Leader of Hull City Council Stephen Brady explains why art and engineering can go hand in hand during 2017.
Creative minds and free thinkers. They have their place in arts and culture; they are our writers, artists, performers and music makers.
But these creative minds are also required in business and industry. From engineering to marketing, we need forward-thinkers, problem-solvers and those with great vision. We need them to create new products, find solutions and manufacture new, efficient ways of working.
Project Blyth involves teamwork, thinking outside the box, following technical instructions and using drive in order to build an electric kit car.
Ensuring we have this creative talent working in our city is a large part of the role of Green Port Hull. With renewable energy set to provide jobs and opportunities for years to come, we need to make sure we have the talented people to fill these roles.
That’s why we at Hull City Council are supporting Project Blyth – a Humber-wide education project designed to inspire and foster innovation amongst young people. It involves teamwork, thinking outside the box, following technical instructions and using drive in order to build an electric kit car.
Over 30 teams at schools, colleges and community groups are taking part and will go head-to-head in a spectacular race, which will take place on Sunday 16th July at the KCOM Stadium in Hull’s leafy West Park. It will be the first race of its kind in the city.
The project helps young people build other business skills that will stand them in good stead for a wide variety of careers.
Although it’s an obvious choice for budding engineers, Project Blyth also helps young people build other business skills that will stand them in good stead for a wide variety of careers, along with confidence and team spirit. For example, a team of entrepreneurs from Hull are honing their enterprise skills thanks to Project Blyth.
Team 13 is a group of six young people involved with Charles Cracknell’s Making Changes For Careers (MC4C) youth enterprise programme. All budding entrepreneurs with businesses, they signed up to Project Blyth to enhance their ‘Big 13’ enterprise skills, covering teamwork, effective communication, creativity and innovation, leadership, problem solving and product design, to name just a few.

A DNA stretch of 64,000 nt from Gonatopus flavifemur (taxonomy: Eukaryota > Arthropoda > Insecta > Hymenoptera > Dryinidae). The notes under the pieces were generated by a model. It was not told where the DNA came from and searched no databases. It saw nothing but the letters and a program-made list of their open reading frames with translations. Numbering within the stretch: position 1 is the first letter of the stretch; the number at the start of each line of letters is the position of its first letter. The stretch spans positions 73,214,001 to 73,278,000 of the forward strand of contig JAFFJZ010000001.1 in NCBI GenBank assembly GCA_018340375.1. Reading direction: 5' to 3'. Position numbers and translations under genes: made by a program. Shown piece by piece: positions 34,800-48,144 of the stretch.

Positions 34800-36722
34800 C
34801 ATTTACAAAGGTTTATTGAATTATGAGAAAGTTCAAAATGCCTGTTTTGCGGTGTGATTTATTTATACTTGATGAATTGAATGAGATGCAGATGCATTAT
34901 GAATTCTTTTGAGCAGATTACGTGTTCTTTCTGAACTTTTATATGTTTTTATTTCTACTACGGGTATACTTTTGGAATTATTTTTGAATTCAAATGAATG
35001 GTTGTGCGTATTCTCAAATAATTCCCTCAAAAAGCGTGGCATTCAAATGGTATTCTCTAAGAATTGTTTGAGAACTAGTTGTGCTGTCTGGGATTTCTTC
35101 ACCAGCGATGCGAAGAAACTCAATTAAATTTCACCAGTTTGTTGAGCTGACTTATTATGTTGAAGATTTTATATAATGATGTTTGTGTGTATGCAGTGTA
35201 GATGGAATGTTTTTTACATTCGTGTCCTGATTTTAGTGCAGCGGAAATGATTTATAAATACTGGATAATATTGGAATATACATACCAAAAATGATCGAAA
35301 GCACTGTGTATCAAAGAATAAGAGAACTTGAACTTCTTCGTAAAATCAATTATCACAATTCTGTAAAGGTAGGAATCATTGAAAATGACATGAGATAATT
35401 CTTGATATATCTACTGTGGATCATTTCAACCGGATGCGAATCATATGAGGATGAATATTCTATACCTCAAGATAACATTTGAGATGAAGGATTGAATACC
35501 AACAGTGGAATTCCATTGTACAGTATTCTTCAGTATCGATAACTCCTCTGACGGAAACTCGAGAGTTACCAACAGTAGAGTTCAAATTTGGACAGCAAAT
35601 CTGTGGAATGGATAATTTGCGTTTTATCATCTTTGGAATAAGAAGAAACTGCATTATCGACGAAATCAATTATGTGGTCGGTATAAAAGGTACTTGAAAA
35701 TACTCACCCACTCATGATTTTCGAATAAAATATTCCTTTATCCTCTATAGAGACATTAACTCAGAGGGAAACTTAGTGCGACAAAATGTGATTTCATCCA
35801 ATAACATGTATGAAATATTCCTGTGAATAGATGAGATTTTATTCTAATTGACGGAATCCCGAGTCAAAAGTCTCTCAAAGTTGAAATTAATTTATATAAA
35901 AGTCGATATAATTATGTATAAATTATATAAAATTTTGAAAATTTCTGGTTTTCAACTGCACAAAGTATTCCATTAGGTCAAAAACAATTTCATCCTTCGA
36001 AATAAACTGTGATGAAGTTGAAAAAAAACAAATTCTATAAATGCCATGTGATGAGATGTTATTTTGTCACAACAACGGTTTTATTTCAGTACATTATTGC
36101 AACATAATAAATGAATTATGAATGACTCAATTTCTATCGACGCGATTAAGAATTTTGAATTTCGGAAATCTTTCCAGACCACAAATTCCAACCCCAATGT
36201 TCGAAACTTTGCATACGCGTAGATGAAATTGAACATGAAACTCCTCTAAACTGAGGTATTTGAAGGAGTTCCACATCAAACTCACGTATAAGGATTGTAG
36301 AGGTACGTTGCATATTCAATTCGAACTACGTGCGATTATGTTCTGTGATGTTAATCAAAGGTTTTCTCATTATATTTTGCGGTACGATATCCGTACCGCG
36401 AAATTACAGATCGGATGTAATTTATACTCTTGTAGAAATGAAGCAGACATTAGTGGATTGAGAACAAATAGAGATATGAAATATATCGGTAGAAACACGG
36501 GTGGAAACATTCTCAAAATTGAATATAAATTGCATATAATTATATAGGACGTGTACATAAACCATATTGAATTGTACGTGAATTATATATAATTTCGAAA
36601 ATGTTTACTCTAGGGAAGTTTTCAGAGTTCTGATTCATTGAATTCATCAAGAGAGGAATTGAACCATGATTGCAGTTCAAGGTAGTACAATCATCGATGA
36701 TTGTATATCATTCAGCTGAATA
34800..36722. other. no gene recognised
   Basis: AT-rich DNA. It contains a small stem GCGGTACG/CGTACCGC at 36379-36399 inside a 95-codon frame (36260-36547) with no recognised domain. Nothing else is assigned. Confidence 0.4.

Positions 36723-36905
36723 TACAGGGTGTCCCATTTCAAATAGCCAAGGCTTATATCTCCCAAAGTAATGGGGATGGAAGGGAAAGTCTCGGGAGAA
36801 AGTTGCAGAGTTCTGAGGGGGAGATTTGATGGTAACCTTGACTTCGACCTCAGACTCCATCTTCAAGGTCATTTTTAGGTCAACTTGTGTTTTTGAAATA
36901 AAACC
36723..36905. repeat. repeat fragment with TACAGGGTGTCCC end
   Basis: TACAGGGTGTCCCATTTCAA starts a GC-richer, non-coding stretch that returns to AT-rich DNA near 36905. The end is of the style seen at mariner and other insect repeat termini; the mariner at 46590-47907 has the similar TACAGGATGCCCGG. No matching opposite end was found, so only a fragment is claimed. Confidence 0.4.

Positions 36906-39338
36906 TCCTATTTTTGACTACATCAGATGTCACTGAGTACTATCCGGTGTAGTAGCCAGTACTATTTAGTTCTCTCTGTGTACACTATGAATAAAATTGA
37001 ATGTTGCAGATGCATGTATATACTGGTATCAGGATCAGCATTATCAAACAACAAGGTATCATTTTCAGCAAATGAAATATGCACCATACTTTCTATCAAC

Jade Smithson, 23, from east Hull, joined Team 13 to boost her CV. She runs her own business, Jade Smithson Designs, making bags and cushions out of sports shirts.
“For Team 13, it’s not so much about the STEM and engineering element – it’s about us building our skills in other areas, which we can apply to our businesses in the future,” said Jade.
“It’s been good to try something new too. Being a seamstress, I’m hands-on with fabrics, so I’ve been able to transfer my abilities to a car, which has been a new challenge. I’ll also be driving the car at the race in summer, which is exciting.”
Team 13 has held fundraising events, devised sponsorship packages and gained support from local companies to develop its IET Formula 24+ electric car, which has been supplied by charity Greenpower Education Trust, which runs the project.
The team also received £2,000 towards the cost of the car from Green Port Hull, which is supported by the Regional Growth Fund. It has provided the same funding for all 10 of Project Blyth’s Formula 24+ cars.
Since its launch, Project Blyth has engaged with more than 2,000 young people.
Sixty major employers within the region are on board too, including Hull 2017 partners Siemens Gamesa and Northern Gas Networks, which has been involved with the development of Team 13’s car.
Speaking on behalf of the Green Port Hull partnership, Tim Rix, Chair of the Green Port Growth Programme said:
“We are delighted to be supporting Project Blyth. We are always looking at ways to help the next workforce generation get the right skills they need to have a long and successful career in their chosen industry. For the young people who are thinking about a career in engineering this project does just that. The practical experience they will get through Project Blyth will be invaluable.
“I am also very grateful to the schools, young people, parents and the local businesses for supporting this project.”
Since its launch, Project Blyth has engaged with more than 2,000 young people. It is hoped the race day on Sunday 16th July will leave a legacy to take forward from 2017.
These are our creative minds and creators of the future. Let Project Blyth ignite their spark!